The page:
What is Chaitra Navaratri?
Chaitra Navaratri festival is celebrated in the Hindu month, Chaitra/Vasant, (March-April). As in the case of Sharad Navaratri, Chaitra Navaratri also honors Goddess Durga in all her nine forms. The methods of worship and celebrations may vary from region to region. But, the 9 day fast is common to most places.
Significance of Chaitra Navaratri
This Navaratri is significant because it marks the transition of seasons - from spring to summer. In India, agriculture is important, so this period too has its importance for Indians. Hence, each day of the festival, various items are offered to the Goddess. These could include sweets, toys and clothes. Poojas are performed on this occasion to welcome Goddess Durga into our homes. Dussehra happens to be the last day of Sharad Navaratri. Chaitra Navaratri is also important, as it culminates in Ram Navami, (the birthday of Lord Rama). This festival is also known as Ram Navaratri.
Chaitra Navaratri Diet
People consume Sattvik food items during this time. This helps to detoxify the body. When spring gives way to summer, our immune system becomes weak and we may be prone to flus, fevers, colds, etc. If the food we eat is sugary, oily and heavy, it is even worse. So, observing a fast during this time is good for the body and spirit. A variety of unique delicacies are made for the festival as many fruits and vegetables are available in the market at this time. They include Singhade ka Halwa (sweet) and savories like, Kuttu ki Puri, Singhare ka Pakore, sabudana khichdi and vada. Apart from the usual food taken during a fast, people also drink plenty of water and milk to ensure that they remain hydrated.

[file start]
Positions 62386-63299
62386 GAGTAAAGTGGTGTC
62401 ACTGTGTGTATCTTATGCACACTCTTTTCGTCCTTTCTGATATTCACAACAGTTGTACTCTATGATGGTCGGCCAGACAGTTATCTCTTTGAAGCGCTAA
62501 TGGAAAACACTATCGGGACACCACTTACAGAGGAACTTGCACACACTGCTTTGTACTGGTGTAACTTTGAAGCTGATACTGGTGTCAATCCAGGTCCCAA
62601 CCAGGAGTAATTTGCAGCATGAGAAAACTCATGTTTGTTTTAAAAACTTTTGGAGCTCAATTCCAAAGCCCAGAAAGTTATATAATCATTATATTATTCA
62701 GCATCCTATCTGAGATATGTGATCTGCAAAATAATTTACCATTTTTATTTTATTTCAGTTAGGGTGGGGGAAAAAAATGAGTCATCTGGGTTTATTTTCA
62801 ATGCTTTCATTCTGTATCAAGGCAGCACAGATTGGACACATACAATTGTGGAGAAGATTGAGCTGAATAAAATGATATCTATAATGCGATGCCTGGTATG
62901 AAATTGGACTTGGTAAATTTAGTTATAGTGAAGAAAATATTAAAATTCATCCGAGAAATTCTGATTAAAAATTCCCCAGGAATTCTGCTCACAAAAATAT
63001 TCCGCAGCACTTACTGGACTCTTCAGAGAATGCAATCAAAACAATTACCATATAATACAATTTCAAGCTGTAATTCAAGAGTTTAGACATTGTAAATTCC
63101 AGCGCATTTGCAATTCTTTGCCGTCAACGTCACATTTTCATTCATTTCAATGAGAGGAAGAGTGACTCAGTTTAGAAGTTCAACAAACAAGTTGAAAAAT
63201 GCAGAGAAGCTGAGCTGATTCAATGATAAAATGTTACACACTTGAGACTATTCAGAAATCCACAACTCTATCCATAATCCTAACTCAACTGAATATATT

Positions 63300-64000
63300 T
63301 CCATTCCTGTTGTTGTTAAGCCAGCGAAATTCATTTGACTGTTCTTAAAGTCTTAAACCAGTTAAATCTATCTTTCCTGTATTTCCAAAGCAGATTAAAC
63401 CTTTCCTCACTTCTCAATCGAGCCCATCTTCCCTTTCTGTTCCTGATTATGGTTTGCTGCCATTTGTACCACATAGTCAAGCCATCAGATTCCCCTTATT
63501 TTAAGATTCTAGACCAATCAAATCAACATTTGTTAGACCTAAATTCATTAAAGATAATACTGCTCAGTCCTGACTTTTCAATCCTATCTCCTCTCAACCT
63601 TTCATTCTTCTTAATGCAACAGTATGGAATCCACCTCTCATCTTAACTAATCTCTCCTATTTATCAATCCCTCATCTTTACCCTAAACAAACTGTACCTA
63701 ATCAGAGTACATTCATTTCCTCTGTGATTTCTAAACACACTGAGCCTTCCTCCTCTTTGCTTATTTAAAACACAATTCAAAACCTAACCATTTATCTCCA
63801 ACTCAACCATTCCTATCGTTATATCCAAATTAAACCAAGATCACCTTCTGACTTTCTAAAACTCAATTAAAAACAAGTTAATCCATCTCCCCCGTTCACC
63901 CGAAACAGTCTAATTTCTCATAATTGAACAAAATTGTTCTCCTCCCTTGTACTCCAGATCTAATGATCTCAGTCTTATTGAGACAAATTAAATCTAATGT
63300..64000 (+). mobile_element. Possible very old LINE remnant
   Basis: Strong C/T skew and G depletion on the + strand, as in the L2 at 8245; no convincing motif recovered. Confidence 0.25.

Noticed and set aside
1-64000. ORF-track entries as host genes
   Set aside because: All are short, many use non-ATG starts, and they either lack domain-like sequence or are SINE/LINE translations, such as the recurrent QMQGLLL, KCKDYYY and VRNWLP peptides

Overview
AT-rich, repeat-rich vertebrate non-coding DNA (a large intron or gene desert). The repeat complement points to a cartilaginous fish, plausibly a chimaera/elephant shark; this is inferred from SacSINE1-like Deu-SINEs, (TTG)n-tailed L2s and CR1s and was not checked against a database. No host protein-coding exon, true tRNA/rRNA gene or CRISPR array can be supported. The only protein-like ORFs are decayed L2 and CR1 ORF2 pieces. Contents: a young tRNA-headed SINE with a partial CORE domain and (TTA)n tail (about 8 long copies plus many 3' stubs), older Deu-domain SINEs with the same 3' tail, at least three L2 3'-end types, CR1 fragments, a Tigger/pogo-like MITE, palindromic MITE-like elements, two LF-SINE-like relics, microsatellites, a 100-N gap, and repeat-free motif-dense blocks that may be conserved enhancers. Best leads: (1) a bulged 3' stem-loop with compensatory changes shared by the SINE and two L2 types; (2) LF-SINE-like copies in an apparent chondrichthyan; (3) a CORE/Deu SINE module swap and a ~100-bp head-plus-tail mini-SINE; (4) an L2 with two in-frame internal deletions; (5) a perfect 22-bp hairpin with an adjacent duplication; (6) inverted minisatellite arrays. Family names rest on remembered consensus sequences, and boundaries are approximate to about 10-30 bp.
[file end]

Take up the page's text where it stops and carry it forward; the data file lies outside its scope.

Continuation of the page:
Hindu Puranas and scriptures claim that Chaitra Navaratri was the most important Navaratri for the worship of Goddess Shakti. It is celebrated with great pomp all over India, especially the northern states. The festival is very popular in states like Himachal Pradesh, Punjab, Haryana, Uttar Pradesh, Madhya Pradesh, Uttarakhand, etc. Usually, a large fair is held in the Shakti temples. In Maharashtra, the festival commences with ‘Gudi Padwa’ whereas in a southern state like Andhra Pradesh, it begins with ‘Ugadi’.
Rituals of Chaitra Navaratri
The house is first cleaned to welcome the Goddess. Devotees observe a fast the entire nine days. ‘Satvik’ food like potatoes, curd, fruits, ‘kuttu ka aata’, curd and fruits are permitted. Non-vegetarian food, onion and garlic are strictly avoided. During this period, one has to maintain strict discipline in food as well as one’s behavior. Devotees offer poojas for the Goddess and chant Navratri mantras. The fast is terminated on the ninth day and the prasad which has already been offered first to the Goddess, is eaten by the devotees.
During Navratri, Goddess Shakti manifests in three forms - Goddess Durga, Lakshmi and Saraswati. The puja rituals are done in sets of three days, each set honoring a particular Goddess. The first three days honor Durga, the Goddess of energy, the next three days, Lakshmi, Goddess of wealth, and the final three days are dedicated to Saraswati, the Goddess of Knowledge.